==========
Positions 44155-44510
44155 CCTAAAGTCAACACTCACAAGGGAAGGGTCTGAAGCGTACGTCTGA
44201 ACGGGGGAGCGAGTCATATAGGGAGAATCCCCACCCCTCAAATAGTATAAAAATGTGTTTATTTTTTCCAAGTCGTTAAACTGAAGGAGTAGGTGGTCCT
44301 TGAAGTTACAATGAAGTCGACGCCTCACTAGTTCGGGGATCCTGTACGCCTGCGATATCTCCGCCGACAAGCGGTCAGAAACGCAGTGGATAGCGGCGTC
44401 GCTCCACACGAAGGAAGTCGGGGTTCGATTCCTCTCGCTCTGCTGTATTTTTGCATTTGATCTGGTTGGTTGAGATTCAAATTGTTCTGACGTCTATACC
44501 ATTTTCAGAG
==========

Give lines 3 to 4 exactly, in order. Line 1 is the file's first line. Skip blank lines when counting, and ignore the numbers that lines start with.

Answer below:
44201 ACGGGGGAGCGAGTCATATAGGGAGAATCCCCACCCCTCAAATAGTATAAAAATGTGTTTATTTTTTCCAAGTCGTTAAACTGAAGGAGTAGGTGGTCCT
44301 TGAAGTTACAATGAAGTCGACGCCTCACTAGTTCGGGGATCCTGTACGCCTGCGATATCTCCGCCGACAAGCGGTCAGAAACGCAGTGGATAGCGGCGTC